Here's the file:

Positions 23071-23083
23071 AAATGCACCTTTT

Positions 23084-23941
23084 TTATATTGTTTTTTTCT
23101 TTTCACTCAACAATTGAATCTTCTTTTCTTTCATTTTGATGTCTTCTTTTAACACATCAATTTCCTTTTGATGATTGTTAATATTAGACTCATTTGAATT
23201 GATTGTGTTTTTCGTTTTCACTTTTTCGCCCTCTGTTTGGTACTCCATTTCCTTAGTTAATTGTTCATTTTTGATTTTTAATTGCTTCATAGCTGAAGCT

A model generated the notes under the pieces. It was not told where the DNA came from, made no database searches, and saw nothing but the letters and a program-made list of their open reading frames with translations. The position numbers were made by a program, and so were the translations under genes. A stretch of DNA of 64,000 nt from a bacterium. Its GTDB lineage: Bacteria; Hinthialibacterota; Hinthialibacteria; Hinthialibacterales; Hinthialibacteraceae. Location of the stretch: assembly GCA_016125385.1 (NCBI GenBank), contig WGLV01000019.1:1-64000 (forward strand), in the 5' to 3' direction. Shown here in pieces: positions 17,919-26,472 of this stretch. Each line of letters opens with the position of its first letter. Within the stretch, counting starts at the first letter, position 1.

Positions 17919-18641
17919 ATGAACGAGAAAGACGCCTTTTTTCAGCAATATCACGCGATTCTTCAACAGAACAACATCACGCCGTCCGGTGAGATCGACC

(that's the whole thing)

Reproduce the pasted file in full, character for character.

Positions 23071-23083
23071 AAATGCACCTTTT

Positions 23084-23941
23084 TTATATTGTTTTTTTCT
23101 TTTCACTCAACAATTGAATCTTCTTTTCTTTCATTTTGATGTCTTCTTTTAACACATCAATTTCCTTTTGATGATTGTTAATATTAGACTCATTTGAATT
23201 GATTGTGTTTTTCGTTTTCACTTTTTCGCCCTCTGTTTGGTACTCCATTTCCTTAGTTAATTGTTCATTTTTGATTTTTAATTGCTTCATAGCTGAAGCT

A model generated the notes under the pieces. It was not told where the DNA came from, made no database searches, and saw nothing but the letters and a program-made list of their open reading frames with translations. The position numbers were made by a program, and so were the translations under genes. A stretch of DNA of 64,000 nt from a bacterium. Its GTDB lineage: Bacteria; Hinthialibacterota; Hinthialibacteria; Hinthialibacterales; Hinthialibacteraceae. Location of the stretch: assembly GCA_016125385.1 (NCBI GenBank), contig WGLV01000019.1:1-64000 (forward strand), in the 5' to 3' direction. Shown here in pieces: positions 17,919-26,472 of this stretch. Each line of letters opens with the position of its first letter. Within the stretch, counting starts at the first letter, position 1.

Positions 17919-18641
17919 ATGAACGAGAAAGACGCCTTTTTTCAGCAATATCACGCGATTCTTCAACAGAACAACATCACGCCGTCCGGTGAGATCGACC